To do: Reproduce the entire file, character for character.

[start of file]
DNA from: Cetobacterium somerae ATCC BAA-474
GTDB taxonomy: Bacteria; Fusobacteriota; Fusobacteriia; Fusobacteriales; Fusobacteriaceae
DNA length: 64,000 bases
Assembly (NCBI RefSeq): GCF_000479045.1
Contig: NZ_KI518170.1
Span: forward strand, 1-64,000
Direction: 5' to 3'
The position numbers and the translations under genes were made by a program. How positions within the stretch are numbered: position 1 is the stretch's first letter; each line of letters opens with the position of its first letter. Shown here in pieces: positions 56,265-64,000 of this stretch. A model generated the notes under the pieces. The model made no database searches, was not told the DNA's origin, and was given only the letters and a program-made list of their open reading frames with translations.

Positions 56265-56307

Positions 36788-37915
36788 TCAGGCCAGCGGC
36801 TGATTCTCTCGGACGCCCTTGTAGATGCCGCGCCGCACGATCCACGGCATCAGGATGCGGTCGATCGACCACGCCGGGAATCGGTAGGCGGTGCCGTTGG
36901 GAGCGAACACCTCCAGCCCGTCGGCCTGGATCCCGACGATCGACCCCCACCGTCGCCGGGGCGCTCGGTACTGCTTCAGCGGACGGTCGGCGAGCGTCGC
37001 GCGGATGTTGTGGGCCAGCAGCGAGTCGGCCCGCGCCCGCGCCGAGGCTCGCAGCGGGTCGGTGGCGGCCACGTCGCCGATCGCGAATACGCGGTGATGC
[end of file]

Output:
DNA from: Cetobacterium somerae ATCC BAA-474
GTDB taxonomy: Bacteria; Fusobacteriota; Fusobacteriia; Fusobacteriales; Fusobacteriaceae
DNA length: 64,000 bases
Assembly (NCBI RefSeq): GCF_000479045.1
Contig: NZ_KI518170.1
Span: forward strand, 1-64,000
Direction: 5' to 3'
The position numbers and the translations under genes were made by a program. How positions within the stretch are numbered: position 1 is the stretch's first letter; each line of letters opens with the position of its first letter. Shown here in pieces: positions 56,265-64,000 of this stretch. A model generated the notes under the pieces. The model made no database searches, was not told the DNA's origin, and was given only the letters and a program-made list of their open reading frames with translations.

Positions 56265-56307

Positions 36788-37915
36788 TCAGGCCAGCGGC
36801 TGATTCTCTCGGACGCCCTTGTAGATGCCGCGCCGCACGATCCACGGCATCAGGATGCGGTCGATCGACCACGCCGGGAATCGGTAGGCGGTGCCGTTGG
36901 GAGCGAACACCTCCAGCCCGTCGGCCTGGATCCCGACGATCGACCCCCACCGTCGCCGGGGCGCTCGGTACTGCTTCAGCGGACGGTCGGCGAGCGTCGC
37001 GCGGATGTTGTGGGCCAGCAGCGAGTCGGCCCGCGCCCGCGCCGAGGCTCGCAGCGGGTCGGTGGCGGCCACGTCGCCGATCGCGAATACGCGGTGATGC